The main spire weighed 750 tons. As the fire claimed about two-thirds of the roof, support for the spire weakened and it fell.Notre Dame Paris spire

Spire Notre DameFlying buttresses help support the walls of Notre Dame and are visible from the back. No one knows for sure when the original flying buttresses were first added, but they were in place by the end of the 13th century. By carrying so much weight, they allow for higher walls and more windows.Notre Dame Paris flying buttresses

The Iconic Towers Stand Tall

The front of the cathedral remains standing. Members of the Paris Fire Brigade fought tirelessly to save what they could. It’s said to be a miracle that they were able to contain the fire before it reached these twin towers.Notre Dame towers

The entrance appears to be intact. Above the doors are intricate sculptures of the last judgment and the 12 apostles.Notre Dame ParisParis Notre Dame

The rose window and other stained glass survived the fire, partly due to the careful actions of the fire brigade. Many of the relics inside the cathedral also were saved.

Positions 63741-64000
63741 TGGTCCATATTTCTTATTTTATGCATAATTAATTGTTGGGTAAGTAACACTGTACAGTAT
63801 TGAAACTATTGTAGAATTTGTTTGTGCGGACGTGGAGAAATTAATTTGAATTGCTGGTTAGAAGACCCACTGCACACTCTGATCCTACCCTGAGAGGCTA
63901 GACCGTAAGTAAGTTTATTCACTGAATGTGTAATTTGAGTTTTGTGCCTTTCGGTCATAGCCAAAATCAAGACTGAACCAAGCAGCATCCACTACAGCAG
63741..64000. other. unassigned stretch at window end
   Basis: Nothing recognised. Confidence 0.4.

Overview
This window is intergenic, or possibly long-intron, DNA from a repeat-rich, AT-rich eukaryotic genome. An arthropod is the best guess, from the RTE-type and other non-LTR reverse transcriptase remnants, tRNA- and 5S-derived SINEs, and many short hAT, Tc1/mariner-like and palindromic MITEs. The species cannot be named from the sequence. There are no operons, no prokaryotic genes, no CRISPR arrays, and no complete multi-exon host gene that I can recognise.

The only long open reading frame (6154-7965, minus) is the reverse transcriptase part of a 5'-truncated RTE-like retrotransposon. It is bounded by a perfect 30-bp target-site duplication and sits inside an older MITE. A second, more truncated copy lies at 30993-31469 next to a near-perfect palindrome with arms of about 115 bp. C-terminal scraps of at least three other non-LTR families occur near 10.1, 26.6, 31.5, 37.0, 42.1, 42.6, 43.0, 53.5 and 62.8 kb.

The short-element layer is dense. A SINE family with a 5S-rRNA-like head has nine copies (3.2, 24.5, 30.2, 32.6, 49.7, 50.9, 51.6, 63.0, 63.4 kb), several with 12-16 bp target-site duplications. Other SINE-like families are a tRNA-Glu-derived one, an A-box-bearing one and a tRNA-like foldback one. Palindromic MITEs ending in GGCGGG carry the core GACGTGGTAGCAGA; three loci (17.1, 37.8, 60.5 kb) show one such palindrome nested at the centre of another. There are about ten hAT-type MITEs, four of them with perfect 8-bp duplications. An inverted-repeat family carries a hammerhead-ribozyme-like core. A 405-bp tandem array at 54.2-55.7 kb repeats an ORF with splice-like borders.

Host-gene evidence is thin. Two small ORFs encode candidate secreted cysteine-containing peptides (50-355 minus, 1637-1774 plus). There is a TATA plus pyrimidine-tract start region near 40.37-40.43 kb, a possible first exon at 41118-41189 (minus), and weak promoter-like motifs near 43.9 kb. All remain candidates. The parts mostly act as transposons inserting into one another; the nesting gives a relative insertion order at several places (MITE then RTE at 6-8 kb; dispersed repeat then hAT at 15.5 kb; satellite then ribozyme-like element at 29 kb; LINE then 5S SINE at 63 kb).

The Restoration Continues

On my last trip to Paris, I walked along the Seine toward Notre Dame. I was anxious to see what Notre Dame looks like after the fire. A quick glance showed the facade looking no different.Notre Dame Paris

Then I glimpsed the scaffolding behind the façade and the illusion of an undamaged landmark disappeared.Notre Dame Paris

You can’t get near Notre Dame now, as it’s blocked off and guarded during the restoration. But the grand old church still stands, and it will be repaired.Notre Dame Paris

A Symbol of Hope

As the sun shines on the front of Notre Dame, the beauty of this symbol of Paris glows undiminished. Whether Notre Dame hosts crowds of hundreds or only seven, it will continue to offer light for this dark time and hope for the future.Notre Dame Cathedral

FOR MORE OF PARIS, HEAD TO THESE POSTS

Tips for Your First Trip to Paris

Climbing Up Into the Eiffel Tower

Exploring the Rodin Museum

5 Reasons to Visit Luxembourg Gardens

Paris Gardens to Enjoy

The D’Orsay Museum in Paris

A Walk in the Latin Quarter